3. Debenture Redemption Reserve: Issuers are required to create a reserve fund to which they keep periodically transferring money and this would ultimately be used to repay investors. This has to be done even if the issuer has the intention of issuing fresh NCDs on maturity.

Well, you may rest assured that NCDs with a good rating and from a reputed issuer is safe enough for you to invest in. Srei Infrastructure Finance Ltd. has consistently earned higher ratings from various prominent agencies and offers various choices in NCDs. The company’s focus in priority sectors like infrastructure lending with interests in equipment finance and project advisory, and over 25 years’ of experience, give its offering high credibility.

 
 

Bonds make better investments than gold

Gold is often considered a sound investment due to the fact that in the past, it has acted as a store of value and offered a hedge against inflation. However, for many reasons, bonds offer a better investment avenue…

Performance of Gold and BondsTraditionally, Indians have preferred investing in gold over various other avenues. However, a closer look at bonds reveals that they have many attractive features that could suit your needs better...

Regular income: While most bonds give investors the option to receive a regular income in the form of interest pay-outs, once purchased, gold does not deliver any stream of income. If anything, it results in an outflow of income in the form of storage costs.

Hedge against inflation: Holding gold in times of high inflation usually results in rise in the price of the yellow metal, which is assumed to compensate for the general rise in prices. However, over the past year, for instance, while inflation was ruling high in the range of 8-10 per cent, gold prices have risen by only about 5 per cent. The return on bonds, on the other hand, is usually fixed at a premium over the prevailing and expected rates of inflation.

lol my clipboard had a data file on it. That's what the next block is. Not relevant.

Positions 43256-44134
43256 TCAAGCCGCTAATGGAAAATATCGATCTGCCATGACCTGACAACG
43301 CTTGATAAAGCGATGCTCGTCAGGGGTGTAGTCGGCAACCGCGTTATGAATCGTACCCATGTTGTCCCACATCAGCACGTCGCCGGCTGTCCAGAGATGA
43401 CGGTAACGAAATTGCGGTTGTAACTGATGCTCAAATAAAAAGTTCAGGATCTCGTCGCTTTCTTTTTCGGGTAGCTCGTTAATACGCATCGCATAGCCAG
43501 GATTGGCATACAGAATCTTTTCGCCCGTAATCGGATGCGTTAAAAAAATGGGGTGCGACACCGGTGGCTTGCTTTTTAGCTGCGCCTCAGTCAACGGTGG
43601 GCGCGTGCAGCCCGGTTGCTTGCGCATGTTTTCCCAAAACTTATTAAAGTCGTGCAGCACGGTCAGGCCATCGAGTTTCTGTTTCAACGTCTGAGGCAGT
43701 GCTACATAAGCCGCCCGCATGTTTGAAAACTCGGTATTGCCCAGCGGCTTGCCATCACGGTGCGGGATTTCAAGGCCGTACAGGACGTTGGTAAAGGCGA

Capital preservation: There is no assurance that the price of gold will be high during the period when you wish to redeem your holdings. You may be faced with situations wherein you suffer a loss, merely because you have chosen to sell your gold during a time when the prices were low. Further, if gold is held in the form of jewellery, there is some loss of value when it is exchanged for cash due to making charges and melting. With investments in bonds, your capital remains intact.

 
 

Buddy Jokes

1. The phrase in your yearly performance reviews really mean:
OUTGOING PERSONALITY means ‘Always going out of the office’
GOOD COMMUNICATION SKILLS means ‘You spend a lot of time on phone’
INDEPENDENT WORKER means ‘Nobody knows what you do’
EXCEPTIONALLY GOOD JUDGEMENT means ‘You are lucky’
LOYAL means ‘You can’t get a job anywhere else’
OF GREAT VALUE TO THE ORGANIZATION means ‘You get to work on time’

2. Manager: What is the difference between “COMPLETE” and “FINISH”?
Candidate: I would like to explain this with an example - If you marry a right person you are ‘Complete’, but if you marry a wrong one then you are ‘Finish’.

3. Manager: Sorry, but I can’t hire you; we don’t need much help.
Applicant: In that case, I’m just the right person. I won’t be of much help anyway!

A big company announced that they would pay a reward of Rs 5,000 for each money-saving idea submitted by its employees. The first prize went to the employee who suggested cutting down the reward money to Rs 2,500.